• Fignature

    Like its kissing cousin, the Signature mod – this involves pasting small items onto your Holga‘s film mask so that they will appear on every of your images. For this purpose, we used little tiny figures – the kind that are employed in H-O scale model railroad dioramas. Head to your local hobby store and check out their assortment, you‘ll need the smallest figures that they have. Buy a couple and some plastic cement glue. Remove the film mask from your Holga and carefully glue your figurines around the square edge. Be sure to do this away from the camera – you don‘t want no glue on that shutter! Once it‘s fully dried (give it 24 hours), then pop the frame back in and start shooting.

  • Half-frame Holga

    The right tools for the job - Holga, film, film box or thin cardboard, scissors, and electric or gaffers tape.

    • 1. Remove the plastic film mask from your Holga camera. Cut up a film box or other piece of cardboard to the same length as the film mask, and half the height (or less than half if you want unbalanced frames).
    • 2. Feel free to leave a jagged edge in your cardboard – it will have a cool effect on the photos. Keep in mind that your edge will be magnified in the picture – so the more perfect that you try to make it, the less perfect it will probably look.
    • 3. Use some gaffers or electric tape to fasten the cardboard to either the top or bottom half of your Holga frame.
    • 4. Load your film as usual and go shoot. For composition, keep in mind that you are shooting half-frame.
    • 5. After your last shot, go into a dark room, a car trunk, or use a film-changing bag (they cost about 10 bucks at most pro photo stores). By hand, roll the film from the take-up spool onto the original spool. This is easiest if you hold the spools together. Don’t forget which way is up and which is down on your film roll.
    • 6. Once your film is rolled back, then go into a lighted area and flip the Holga mask upside down – so that the cardboard if covering the opposite side.
    • 7. Load the film like normal and shoot the roll again (keeping in mind your half-frame composition).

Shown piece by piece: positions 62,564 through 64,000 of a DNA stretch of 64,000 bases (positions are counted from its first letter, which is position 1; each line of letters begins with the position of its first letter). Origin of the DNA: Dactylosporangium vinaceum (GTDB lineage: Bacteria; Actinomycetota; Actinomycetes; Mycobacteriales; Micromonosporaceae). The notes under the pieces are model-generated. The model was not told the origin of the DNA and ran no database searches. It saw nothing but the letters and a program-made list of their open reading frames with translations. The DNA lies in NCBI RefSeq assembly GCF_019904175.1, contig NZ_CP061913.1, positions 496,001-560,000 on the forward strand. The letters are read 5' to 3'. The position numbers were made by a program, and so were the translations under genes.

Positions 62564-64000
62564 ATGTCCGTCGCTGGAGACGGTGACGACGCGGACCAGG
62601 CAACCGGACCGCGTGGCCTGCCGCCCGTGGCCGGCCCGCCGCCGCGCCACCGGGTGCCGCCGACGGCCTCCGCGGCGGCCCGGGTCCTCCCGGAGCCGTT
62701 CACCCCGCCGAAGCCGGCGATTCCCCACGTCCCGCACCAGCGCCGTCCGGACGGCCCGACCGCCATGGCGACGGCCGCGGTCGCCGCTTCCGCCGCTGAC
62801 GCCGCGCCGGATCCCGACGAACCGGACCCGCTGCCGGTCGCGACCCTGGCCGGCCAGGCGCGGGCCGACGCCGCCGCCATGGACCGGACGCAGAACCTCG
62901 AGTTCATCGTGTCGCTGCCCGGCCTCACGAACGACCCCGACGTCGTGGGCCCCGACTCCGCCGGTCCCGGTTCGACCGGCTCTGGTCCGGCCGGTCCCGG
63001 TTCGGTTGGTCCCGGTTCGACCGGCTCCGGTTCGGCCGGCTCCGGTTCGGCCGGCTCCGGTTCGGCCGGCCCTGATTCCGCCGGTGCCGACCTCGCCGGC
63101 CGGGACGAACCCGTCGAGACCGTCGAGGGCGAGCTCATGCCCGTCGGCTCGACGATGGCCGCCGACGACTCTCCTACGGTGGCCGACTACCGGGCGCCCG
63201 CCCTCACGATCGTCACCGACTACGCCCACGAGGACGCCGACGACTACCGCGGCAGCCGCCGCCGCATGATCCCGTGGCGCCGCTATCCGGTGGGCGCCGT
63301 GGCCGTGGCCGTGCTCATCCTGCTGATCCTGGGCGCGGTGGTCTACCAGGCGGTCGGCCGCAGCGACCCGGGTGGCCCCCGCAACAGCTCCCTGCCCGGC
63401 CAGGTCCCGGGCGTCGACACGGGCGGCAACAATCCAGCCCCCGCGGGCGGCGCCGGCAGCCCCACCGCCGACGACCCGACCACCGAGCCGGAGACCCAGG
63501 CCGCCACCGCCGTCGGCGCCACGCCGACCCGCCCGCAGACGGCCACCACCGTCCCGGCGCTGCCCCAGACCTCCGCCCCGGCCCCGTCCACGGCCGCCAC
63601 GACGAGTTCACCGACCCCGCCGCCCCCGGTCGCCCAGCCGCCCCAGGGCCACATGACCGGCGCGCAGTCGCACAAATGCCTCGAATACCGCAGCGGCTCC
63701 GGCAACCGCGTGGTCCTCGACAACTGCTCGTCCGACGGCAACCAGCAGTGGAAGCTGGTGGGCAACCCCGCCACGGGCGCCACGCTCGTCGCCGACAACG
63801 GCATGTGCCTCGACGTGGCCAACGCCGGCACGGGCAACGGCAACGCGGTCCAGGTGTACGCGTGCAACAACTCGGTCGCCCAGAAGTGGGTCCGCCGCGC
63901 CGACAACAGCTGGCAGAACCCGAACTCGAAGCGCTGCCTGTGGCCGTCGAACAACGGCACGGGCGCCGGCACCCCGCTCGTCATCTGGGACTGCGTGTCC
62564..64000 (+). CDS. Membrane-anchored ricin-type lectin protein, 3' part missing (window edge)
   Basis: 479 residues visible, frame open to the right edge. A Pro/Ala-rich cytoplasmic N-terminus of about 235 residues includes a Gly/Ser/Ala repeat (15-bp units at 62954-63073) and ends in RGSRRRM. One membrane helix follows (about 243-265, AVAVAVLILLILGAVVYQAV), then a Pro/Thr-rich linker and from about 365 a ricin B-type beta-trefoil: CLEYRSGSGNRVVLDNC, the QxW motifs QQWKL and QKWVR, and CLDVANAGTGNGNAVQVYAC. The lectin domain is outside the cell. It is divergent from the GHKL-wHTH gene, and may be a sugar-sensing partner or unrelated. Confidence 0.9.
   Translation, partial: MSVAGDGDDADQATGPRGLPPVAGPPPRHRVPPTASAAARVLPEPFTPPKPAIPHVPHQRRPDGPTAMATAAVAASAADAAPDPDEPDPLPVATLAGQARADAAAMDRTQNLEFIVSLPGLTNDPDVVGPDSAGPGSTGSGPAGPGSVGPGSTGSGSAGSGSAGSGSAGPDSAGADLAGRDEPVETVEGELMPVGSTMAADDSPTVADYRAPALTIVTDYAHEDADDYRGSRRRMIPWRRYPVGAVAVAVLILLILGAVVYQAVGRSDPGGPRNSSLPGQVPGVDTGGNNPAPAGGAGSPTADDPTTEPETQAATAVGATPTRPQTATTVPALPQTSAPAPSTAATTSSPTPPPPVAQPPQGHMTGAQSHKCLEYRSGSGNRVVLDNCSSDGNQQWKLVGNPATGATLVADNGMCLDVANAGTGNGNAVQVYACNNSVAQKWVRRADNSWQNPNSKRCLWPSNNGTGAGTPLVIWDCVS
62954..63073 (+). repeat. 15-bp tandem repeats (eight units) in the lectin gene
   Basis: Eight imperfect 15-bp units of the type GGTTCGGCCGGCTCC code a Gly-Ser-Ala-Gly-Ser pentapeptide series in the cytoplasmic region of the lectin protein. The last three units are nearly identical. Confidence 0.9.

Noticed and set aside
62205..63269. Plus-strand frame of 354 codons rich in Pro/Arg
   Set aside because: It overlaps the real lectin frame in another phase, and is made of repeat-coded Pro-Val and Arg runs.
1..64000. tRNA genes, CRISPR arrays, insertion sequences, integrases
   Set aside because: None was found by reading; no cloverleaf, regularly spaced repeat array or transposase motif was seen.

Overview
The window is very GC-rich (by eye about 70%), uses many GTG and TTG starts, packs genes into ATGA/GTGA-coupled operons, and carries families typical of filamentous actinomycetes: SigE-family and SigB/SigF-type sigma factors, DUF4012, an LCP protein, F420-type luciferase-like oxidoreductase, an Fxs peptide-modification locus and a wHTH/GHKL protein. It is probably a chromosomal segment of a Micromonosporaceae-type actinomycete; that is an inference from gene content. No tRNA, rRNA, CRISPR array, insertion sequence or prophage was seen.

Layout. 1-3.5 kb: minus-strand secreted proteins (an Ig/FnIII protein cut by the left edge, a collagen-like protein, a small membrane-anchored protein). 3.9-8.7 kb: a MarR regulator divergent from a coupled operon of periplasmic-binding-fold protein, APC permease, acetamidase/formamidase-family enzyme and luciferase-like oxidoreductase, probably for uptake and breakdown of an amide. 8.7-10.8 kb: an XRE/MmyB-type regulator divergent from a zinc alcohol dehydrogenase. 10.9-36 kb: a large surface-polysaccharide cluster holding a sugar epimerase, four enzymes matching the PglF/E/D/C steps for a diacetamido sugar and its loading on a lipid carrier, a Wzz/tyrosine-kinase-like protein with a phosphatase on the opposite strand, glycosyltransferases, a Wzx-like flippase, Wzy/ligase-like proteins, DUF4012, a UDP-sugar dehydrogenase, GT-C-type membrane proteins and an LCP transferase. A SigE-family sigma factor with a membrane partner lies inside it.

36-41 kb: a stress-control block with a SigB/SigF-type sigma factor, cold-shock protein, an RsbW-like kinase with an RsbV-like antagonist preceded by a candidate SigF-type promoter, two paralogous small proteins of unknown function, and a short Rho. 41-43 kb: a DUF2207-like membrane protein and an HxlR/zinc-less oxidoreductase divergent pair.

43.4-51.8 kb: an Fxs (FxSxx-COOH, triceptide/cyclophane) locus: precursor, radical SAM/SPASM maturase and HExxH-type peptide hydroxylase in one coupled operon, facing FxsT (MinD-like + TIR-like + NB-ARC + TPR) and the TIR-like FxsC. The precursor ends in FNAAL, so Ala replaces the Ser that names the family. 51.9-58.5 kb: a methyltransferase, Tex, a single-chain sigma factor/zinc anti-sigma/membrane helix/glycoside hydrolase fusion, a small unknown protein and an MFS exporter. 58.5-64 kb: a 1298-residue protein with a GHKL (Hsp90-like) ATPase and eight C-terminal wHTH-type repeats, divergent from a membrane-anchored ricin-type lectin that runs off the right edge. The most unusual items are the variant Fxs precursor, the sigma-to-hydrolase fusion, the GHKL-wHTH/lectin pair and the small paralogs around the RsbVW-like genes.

• 8. Develop as usual, smile, and repeat!!!
  • Step By Step Puzzle-Mask

    Tools - the 2 puzzle-masks (provided here), scissors, sticky tape, your Holga and two rolls of 120 film.

    Remove the back of your Holga. Your puzzle-frame mask should fit perfectly into the Holga in front of where the film will scroll. Fix the 1st puzzle-mask in with a bit of sticky tape. Load your film and you are ready to shoot. Repeat the process with the 2nd puzzle-mask – and shoot another film. You need to do this or none of the jigsaw pieces will fit together. After you develop your shots just cut around the puzzle shape.

    There you have it – all the pieces to make a Holga jigsaw. Variation - To make it even more exciting you can stick magnetic paper on the back of your shots before cutting out the shapes. Then you have a nifty magnetic Holga puzzle to put on your refrigerator.

  • Step By Step Guide To Music Panorama Mask

    Tools - transparent paper/Overhead Projector paper (OHP) – which you are able to photocopy onto, a Holga plastic mask, a photocopier, scissors, some sheet music, your Holga, you and some film. Photocopy the sheet music onto the transparent paper. Cut out enough of the transparent paper to cover the plastic mask and stick down. Stick in your music mask into the back of your Holga. Set the "film counter window counter arrow" to 16 so your shots will overlap and if you carefully line up everything up it will look like a good panorama.

    Variations - You can of course draw things on the transparent paper with a black marker pen. Alternatively you can photocopy symbols other than music onto the paper. If you just want a simple mask effect set your film counter arrow to 12 and shoot normally